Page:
LONDON (CBS) - British police made two more arrests Wednesday in last week's London subway bombing. Five people are now in custody. Thirty people were hurt when the bomb partially exploded.
Now, Amazon is reviewing procedures after it was revealed its website may unwittingly give tips to would-be bombers.
The main explosive in the London subway bomb didn't go off. Building a functioning bomb is complicated.
But an investigation has revealed that getting ingredients needed too make a simple bomb has become easier than ever. The reason: internet shopping.
Look for any of the well-known bomb-making essentials. Sulfur, for example. And under the "frequently bought together" heading, Amazon helpfully suggests you might also want charcoal -- needed for black powder explosive.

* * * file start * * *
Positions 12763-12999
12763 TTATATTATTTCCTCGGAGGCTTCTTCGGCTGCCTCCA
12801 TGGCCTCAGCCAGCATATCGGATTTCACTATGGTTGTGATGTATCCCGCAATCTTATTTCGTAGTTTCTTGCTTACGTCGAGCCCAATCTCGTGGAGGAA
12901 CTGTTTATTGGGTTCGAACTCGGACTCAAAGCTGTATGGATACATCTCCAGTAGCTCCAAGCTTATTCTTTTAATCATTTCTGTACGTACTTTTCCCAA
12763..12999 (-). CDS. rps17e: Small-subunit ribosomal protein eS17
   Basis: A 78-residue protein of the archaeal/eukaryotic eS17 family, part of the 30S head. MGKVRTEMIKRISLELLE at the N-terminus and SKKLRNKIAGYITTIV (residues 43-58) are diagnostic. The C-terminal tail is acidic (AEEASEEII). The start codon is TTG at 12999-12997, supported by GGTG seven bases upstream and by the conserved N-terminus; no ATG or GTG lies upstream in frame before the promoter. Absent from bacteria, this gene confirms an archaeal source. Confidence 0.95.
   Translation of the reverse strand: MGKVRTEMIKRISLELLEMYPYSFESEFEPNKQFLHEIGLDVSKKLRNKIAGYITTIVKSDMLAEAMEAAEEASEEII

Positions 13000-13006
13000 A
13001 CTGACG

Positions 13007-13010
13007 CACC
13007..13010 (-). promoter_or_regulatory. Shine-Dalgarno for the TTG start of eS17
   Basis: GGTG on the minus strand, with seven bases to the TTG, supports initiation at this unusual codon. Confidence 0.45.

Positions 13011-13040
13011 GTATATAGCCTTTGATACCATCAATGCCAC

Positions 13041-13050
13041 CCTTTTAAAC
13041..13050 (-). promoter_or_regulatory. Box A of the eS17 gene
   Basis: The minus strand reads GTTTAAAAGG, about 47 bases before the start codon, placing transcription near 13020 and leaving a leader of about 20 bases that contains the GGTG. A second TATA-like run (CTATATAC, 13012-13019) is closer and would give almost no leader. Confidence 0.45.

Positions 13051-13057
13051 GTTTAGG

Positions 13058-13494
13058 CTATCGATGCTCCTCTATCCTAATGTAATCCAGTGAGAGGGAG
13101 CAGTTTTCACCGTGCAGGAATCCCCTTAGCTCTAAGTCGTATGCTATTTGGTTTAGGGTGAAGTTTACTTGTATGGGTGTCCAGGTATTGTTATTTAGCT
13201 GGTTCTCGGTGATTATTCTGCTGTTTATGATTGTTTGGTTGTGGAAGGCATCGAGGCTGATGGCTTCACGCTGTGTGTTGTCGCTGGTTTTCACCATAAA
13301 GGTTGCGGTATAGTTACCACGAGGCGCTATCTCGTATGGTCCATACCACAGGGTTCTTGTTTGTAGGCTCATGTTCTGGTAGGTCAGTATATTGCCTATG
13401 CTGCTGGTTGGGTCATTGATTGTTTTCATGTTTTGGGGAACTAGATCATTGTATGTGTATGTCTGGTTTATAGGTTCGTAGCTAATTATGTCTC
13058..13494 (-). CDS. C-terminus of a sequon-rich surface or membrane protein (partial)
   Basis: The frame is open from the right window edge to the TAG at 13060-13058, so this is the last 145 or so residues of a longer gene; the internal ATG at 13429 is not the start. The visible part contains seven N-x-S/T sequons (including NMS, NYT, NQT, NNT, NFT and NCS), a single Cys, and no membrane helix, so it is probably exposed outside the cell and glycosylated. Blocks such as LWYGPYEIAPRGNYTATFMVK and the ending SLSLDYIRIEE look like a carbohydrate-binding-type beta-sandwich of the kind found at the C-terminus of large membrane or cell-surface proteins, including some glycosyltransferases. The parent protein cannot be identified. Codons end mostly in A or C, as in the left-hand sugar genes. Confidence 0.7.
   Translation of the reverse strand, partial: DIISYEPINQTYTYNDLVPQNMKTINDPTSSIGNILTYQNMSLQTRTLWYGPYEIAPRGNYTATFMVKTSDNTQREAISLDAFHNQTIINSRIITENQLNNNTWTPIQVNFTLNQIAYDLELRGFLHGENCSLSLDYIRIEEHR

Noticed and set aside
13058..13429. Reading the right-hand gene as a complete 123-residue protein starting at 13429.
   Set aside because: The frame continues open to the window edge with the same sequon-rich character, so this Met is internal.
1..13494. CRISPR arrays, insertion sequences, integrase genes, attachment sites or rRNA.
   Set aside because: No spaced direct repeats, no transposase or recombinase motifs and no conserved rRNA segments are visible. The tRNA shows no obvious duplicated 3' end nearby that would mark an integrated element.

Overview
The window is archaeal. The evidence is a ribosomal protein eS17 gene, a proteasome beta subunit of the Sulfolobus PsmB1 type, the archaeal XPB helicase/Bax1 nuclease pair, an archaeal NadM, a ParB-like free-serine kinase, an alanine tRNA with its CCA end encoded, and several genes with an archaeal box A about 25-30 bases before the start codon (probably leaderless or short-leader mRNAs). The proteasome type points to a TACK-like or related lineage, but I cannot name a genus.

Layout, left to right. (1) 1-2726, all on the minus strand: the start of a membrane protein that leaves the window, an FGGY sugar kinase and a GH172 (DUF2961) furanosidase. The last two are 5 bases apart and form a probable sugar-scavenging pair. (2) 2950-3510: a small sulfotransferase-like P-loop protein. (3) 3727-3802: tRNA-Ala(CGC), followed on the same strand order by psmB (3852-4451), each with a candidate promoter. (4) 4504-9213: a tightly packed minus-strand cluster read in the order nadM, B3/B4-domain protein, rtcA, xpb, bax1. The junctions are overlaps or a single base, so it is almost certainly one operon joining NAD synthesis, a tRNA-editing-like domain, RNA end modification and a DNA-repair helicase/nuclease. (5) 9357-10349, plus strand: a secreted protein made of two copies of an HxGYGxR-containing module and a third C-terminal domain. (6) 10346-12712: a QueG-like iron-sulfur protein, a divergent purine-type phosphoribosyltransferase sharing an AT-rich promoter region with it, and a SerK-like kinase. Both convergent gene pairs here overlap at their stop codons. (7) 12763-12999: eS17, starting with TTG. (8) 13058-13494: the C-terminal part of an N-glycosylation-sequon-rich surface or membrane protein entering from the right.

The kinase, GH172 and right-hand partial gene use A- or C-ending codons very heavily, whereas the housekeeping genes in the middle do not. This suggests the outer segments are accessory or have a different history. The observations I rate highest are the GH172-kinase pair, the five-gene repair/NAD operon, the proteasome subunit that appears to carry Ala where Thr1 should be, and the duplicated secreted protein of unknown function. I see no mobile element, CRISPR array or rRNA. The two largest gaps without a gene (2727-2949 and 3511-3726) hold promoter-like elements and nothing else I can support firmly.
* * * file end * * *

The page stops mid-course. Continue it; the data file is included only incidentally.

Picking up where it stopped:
Ask for another essential, such as potassium nitrate, and the site suggests sulfur and charcoal.
Dig a little deeper, and battery terminals, presumably for the detonator, and ball bearings -- possibly for shrapnel -- come up.
The algorithms behind these shopping hints may be based on the buying patterns of amateur fireworks-makers and backyard rocket scientists.
But former bomb-disposal officer Chris Hunter says the lists might encourage and help others.
"Those people who are off the radar, I mean radicalized individually," Hunter says. "If an individual isn't a 100 percent sure exactly what components he or she needs, it does give them that missing ingredient and that missing part of the jigsaw."
There's no proof any terrorist bomb has been made from web-bought ingredients, and Amazon says it is now reviewing its practices.
But the web is full of bomb-making tips, including the U.S. Army's own explosives and demolition handbook -- marked down to just over $8.